The Jewish calendar is based on lunar cycles. Towards the beginning of the moon’s cycle, it appears as a thin crescent-shaped. This distinguishes a new Jewish month. The moon cultivates until it is full; the middle of the month, and then it begins to fade until it cannot be seen. It remains unseen for approximately two(2)days—and then the thin crescent returns, and the cycle starts all over again.
The entire cycle takes approximately 29 and half days.3 Since a month needs to consist of complete days, a month is sometimes twenty-nine days long (such a month is known as chaser, "missing"), and sometimes thirty (malei, "full").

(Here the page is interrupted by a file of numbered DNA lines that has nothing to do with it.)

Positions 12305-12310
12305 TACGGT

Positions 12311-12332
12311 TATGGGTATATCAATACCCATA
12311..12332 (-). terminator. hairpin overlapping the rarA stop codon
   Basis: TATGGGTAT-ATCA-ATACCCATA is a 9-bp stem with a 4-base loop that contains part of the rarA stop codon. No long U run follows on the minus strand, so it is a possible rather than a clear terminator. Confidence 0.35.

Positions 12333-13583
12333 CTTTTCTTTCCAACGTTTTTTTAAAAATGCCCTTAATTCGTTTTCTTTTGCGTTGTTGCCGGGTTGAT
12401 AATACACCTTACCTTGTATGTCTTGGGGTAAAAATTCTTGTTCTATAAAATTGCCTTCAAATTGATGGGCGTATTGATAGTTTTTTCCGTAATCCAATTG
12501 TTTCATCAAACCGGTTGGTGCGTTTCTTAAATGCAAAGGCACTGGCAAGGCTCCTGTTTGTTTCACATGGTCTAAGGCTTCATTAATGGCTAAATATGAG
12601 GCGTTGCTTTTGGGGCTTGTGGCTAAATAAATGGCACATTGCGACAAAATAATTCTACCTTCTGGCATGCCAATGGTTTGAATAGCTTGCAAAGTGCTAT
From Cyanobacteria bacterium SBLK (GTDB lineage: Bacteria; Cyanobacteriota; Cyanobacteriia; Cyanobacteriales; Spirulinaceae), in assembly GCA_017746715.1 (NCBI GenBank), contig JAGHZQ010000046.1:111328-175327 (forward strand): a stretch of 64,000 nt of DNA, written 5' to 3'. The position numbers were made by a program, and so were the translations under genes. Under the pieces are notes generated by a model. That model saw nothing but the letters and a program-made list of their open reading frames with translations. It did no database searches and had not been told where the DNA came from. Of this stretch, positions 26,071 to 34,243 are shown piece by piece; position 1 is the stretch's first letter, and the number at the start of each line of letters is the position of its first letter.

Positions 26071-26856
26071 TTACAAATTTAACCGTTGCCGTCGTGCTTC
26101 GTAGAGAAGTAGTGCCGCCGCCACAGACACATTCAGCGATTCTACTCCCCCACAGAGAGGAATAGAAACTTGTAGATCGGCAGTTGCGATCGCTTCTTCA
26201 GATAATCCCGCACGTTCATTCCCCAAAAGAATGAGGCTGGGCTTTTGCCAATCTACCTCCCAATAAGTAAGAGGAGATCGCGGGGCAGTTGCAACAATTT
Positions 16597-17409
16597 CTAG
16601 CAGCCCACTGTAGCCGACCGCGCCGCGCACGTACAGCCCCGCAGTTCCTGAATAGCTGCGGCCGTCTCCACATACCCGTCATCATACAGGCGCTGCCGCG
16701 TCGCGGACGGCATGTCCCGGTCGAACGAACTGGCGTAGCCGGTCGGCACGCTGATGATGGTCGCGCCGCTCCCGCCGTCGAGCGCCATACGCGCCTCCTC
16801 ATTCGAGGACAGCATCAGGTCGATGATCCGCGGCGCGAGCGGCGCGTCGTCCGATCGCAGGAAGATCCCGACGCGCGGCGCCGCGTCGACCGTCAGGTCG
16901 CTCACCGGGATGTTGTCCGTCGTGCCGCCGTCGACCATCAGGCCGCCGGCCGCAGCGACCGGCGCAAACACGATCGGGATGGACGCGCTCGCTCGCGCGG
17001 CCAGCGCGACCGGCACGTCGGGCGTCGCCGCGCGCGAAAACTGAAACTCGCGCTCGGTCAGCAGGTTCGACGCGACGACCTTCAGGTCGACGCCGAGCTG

When the month begins it’s always been important in Jewish practice, because the Torah schedules the Jewish festivals according to the days of the month. The first day of the month and also the thirtieth day of a malei month, called Rosh Chodesh, the "Head of the Month," and semi-festive postions. See Why is Rosh Chodesh sometimes one day and sometimes two.